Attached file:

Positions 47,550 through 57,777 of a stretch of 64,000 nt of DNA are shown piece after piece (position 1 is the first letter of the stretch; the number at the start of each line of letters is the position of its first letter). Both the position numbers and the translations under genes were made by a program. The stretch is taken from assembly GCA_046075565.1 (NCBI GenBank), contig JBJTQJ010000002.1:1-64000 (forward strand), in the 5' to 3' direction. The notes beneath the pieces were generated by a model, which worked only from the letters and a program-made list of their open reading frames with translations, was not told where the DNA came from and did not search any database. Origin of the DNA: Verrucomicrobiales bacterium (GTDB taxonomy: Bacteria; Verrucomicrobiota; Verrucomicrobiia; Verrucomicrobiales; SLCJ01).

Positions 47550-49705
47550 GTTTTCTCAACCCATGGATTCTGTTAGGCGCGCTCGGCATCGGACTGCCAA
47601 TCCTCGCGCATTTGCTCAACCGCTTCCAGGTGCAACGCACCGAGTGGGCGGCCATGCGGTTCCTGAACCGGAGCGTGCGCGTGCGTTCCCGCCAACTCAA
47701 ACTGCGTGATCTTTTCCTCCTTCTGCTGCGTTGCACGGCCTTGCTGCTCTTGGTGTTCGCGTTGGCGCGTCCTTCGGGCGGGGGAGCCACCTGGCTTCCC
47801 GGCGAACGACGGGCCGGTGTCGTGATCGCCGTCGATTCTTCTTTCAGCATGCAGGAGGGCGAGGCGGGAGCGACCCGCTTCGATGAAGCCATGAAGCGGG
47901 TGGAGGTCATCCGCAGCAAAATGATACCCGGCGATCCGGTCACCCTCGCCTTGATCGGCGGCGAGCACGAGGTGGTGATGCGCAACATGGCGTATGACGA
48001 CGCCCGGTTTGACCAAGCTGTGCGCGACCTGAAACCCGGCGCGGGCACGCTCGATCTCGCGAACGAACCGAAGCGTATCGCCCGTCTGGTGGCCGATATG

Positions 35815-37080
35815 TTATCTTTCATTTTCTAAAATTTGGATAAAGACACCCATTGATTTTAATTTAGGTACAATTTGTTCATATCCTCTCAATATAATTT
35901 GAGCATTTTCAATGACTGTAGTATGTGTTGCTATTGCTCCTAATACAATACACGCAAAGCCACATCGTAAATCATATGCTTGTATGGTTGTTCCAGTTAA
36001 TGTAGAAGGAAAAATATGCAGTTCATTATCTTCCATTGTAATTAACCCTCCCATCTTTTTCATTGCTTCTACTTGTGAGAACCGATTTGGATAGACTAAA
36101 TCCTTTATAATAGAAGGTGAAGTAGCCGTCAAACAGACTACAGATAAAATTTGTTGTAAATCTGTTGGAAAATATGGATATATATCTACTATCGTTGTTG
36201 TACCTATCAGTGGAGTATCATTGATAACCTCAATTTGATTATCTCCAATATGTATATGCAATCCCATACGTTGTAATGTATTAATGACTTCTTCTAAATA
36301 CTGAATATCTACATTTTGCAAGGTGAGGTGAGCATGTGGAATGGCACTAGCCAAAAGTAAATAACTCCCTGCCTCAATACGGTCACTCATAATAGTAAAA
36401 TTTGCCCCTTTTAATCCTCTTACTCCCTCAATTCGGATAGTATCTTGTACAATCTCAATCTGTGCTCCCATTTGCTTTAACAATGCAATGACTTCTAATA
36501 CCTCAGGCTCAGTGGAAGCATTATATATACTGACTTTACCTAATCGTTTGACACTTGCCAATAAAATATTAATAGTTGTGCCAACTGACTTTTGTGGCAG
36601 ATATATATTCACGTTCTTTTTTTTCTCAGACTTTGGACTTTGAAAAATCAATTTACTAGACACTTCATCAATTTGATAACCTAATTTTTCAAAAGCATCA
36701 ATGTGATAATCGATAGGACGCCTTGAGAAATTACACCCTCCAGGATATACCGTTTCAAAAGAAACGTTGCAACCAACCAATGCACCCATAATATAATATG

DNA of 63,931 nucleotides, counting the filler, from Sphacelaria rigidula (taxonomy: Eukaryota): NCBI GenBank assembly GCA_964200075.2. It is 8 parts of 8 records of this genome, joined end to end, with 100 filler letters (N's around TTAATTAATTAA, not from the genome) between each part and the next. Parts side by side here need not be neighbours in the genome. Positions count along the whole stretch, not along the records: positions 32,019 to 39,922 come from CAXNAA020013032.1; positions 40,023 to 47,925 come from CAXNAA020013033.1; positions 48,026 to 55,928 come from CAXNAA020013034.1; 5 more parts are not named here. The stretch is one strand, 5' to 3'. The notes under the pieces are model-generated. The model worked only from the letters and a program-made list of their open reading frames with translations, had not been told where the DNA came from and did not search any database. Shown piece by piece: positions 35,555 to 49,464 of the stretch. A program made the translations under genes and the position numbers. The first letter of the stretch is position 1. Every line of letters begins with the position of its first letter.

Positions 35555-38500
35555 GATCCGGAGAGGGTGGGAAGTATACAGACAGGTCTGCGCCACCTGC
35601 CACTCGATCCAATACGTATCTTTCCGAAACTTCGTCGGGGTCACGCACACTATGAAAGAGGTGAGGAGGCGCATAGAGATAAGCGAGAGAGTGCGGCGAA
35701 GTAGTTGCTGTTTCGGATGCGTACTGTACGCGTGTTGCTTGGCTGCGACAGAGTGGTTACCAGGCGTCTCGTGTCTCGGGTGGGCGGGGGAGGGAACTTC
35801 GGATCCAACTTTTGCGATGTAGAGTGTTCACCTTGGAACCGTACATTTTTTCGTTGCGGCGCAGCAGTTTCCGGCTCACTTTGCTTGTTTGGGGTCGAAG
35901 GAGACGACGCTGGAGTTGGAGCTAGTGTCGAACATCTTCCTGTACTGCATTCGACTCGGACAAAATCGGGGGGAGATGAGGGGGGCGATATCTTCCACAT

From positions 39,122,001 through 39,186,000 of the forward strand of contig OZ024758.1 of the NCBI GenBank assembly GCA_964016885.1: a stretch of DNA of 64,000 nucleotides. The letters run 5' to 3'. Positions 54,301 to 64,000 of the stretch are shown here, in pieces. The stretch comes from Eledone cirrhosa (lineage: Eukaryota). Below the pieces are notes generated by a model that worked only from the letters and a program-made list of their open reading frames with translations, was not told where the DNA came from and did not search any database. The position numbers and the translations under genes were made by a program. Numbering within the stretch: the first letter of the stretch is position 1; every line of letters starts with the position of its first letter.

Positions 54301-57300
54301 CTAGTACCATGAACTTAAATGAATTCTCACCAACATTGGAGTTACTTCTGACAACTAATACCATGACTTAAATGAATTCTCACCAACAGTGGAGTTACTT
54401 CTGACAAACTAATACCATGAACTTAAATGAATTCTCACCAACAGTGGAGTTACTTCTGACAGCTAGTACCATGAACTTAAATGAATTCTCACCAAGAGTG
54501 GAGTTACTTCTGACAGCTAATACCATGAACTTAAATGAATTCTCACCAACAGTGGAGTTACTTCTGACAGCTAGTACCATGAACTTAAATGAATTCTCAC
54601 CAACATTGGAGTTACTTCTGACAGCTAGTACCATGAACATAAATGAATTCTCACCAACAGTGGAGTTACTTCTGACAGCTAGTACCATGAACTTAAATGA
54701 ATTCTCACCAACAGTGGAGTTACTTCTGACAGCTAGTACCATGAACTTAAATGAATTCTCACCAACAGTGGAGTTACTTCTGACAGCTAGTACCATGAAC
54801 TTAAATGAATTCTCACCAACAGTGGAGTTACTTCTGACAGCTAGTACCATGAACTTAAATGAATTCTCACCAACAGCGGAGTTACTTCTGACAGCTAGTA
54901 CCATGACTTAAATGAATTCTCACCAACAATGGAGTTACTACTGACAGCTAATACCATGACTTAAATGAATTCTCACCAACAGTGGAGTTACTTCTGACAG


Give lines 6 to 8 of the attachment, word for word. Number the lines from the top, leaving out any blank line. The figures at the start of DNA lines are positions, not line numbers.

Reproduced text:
47801 GGCGAACGACGGGCCGGTGTCGTGATCGCCGTCGATTCTTCTTTCAGCATGCAGGAGGGCGAGGCGGGAGCGACCCGCTTCGATGAAGCCATGAAGCGGG
47901 TGGAGGTCATCCGCAGCAAAATGATACCCGGCGATCCGGTCACCCTCGCCTTGATCGGCGGCGAGCACGAGGTGGTGATGCGCAACATGGCGTATGACGA
48001 CGCCCGGTTTGACCAAGCTGTGCGCGACCTGAAACCCGGCGCGGGCACGCTCGATCTCGCGAACGAACCGAAGCGTATCGCCCGTCTGGTGGCCGATATG